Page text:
R Formulas and an Example
R formulas are useful for multiple reasons. Suppose you’re interested in how the temperature varies with the month. Having lived through many Mays through Septembers in one place, you might guess is that the temperature generally increases in this data frame from month to month. Is that the case?
This gets into the area of statistical analysis, and at a fairly esoteric level. So let’s take a look at an R capability — the formula.
In this example, let’s say that Temperature depends on Month. Another way to say this is that Temperature is the dependent variable and Month is the independent variable.
An R formula incorporates these concepts and serves as the basis for many of R’s statistical functions and graphing functions. This is the basic structure of an R formula:
function(dependent_var ~ independent_var, data = data.frame)
Read the tilde operator (
~) as “depends on.”
Here’s how you can address the relationship between
> analysis <- lm(Temp ~ Month, data=airquality)
The name of the function
lm() is an abbreviation for linear model. This means that you expect the temperature to increase linearly (at a constant rate) from month to month. To see the results of the analysis, you can use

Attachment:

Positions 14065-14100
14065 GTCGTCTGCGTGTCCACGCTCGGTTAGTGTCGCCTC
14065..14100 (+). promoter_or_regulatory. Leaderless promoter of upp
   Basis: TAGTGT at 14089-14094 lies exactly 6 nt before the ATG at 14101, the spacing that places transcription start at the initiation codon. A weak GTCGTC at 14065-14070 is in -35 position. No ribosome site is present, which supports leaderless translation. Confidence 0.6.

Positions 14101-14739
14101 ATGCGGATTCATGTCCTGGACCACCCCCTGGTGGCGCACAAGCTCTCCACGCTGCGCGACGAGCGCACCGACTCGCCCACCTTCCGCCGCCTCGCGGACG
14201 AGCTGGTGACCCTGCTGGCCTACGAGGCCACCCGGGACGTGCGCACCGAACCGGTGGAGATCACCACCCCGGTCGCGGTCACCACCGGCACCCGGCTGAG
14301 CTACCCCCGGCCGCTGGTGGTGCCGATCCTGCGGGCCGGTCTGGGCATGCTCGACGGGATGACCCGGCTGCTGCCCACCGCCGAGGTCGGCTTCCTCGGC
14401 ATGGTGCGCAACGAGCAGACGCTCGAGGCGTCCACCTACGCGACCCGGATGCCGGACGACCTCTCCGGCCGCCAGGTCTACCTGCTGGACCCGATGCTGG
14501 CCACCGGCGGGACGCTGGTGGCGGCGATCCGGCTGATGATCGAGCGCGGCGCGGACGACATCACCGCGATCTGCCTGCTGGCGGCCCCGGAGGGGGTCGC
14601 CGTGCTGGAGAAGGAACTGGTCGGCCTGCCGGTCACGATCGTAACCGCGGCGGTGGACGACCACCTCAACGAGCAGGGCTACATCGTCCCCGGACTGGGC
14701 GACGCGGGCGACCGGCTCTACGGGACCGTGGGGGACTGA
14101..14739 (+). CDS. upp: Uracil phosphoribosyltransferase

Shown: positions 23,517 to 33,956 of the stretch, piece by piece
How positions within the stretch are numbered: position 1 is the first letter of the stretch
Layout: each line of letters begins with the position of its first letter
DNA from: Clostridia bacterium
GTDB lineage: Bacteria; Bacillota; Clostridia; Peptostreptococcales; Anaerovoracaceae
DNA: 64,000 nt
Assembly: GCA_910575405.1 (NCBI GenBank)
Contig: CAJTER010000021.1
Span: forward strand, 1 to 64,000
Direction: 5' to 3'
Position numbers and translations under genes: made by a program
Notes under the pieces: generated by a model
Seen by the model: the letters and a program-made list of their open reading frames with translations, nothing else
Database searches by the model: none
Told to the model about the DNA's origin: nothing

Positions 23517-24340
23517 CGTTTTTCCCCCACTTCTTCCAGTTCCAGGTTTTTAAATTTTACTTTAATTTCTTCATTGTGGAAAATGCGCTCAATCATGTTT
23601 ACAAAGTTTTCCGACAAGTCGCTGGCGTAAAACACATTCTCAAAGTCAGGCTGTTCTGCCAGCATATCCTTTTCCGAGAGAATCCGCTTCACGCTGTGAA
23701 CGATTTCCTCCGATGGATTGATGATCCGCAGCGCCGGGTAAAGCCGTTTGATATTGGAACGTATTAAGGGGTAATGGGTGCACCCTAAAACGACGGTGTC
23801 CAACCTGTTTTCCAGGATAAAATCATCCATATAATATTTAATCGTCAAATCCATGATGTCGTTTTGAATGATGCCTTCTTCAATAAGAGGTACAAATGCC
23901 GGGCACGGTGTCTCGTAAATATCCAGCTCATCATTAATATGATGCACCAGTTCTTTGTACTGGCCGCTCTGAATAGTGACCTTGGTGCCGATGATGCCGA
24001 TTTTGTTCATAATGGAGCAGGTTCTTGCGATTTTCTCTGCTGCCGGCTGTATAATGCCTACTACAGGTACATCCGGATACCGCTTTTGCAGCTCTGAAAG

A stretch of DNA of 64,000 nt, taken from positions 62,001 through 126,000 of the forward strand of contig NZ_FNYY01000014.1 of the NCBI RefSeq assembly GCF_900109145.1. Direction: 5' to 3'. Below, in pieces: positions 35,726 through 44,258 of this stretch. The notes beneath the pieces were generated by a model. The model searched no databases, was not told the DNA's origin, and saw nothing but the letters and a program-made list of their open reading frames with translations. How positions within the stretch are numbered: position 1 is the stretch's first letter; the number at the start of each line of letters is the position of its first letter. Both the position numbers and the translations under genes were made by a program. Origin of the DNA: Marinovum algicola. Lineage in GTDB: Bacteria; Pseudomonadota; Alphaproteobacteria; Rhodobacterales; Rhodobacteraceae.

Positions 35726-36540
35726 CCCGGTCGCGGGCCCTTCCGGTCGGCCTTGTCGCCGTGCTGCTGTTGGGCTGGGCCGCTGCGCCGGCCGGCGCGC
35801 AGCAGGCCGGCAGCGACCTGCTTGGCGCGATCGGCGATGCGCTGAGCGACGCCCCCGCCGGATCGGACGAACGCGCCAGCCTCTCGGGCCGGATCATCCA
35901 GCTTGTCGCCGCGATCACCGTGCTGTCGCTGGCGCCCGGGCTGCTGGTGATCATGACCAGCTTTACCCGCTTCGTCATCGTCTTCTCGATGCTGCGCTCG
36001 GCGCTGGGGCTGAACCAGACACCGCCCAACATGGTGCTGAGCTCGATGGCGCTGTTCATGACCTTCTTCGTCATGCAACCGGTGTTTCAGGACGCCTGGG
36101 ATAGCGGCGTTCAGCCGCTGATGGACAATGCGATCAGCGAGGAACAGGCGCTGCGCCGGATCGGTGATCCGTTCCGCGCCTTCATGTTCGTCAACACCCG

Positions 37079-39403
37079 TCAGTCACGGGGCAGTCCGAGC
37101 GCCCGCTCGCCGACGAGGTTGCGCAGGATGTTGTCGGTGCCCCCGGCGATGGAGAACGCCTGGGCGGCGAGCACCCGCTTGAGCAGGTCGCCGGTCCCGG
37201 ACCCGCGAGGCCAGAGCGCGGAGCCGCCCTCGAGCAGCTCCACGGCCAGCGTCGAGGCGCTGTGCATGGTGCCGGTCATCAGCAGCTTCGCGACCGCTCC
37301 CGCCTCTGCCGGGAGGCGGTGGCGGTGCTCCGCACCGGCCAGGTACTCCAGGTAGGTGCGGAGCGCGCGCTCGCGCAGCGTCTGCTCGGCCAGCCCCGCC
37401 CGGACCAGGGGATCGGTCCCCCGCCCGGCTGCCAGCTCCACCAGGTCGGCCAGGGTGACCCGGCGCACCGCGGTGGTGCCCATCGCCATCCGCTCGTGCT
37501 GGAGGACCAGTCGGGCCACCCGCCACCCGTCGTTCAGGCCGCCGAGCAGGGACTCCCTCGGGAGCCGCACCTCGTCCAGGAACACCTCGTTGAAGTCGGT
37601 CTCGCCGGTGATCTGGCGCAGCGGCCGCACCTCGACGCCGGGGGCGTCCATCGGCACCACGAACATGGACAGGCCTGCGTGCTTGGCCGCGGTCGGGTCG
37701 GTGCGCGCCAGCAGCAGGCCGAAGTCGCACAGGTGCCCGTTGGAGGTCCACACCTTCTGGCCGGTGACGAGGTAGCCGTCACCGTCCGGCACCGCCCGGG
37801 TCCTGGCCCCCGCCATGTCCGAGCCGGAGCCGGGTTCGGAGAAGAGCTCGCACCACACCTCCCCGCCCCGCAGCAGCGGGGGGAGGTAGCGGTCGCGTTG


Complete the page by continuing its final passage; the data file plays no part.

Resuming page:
analysis, you can use summary(): > summary(analysis) Call: lm(formula = Temp ~ Month, data = airquality) Residuals: Min 1Q Median 3Q Max -20.5263 -6.2752 0.9121 6.2865 17.9121 Coefficients: Estimate Std. Error t value Pr(>|t|) (Intercept) 58.2112 3.5191 16.541 < 2e-16 *** Month 2.8128 0.4933 5.703 6.03e-08 *** --- Signif. codes: 0 ‘***’ 0.001 ‘**’ 0.01 ‘*’ 0.05 ‘.’ 0.1 ‘ ’ 1 Residual standard error: 8.614 on 151 degrees of freedom Multiple R-squared: 0.1772, Adjusted R-squared: 0.1717 F-statistic: 32.52 on 1 and 151 DF, p-value: 6.026e-08
Month indicates that temperature increases at a rate of 2.8128 degrees per month between May and September. Along with the
(Intercept), you can summarize the relationship between
where Month is a number from 5 to 9.
You might remember from algebra class that when you graph this kind of equation, you get a straight line — hence the term linear model. Is the linear model a good way to summarize these data? The numbers in the bottom line of the output say that it is, but I won’t go into the details.
The output of
summary() (and other statistical functions in R) is a list. So if you want to refer to the
> s <- summary(analysis)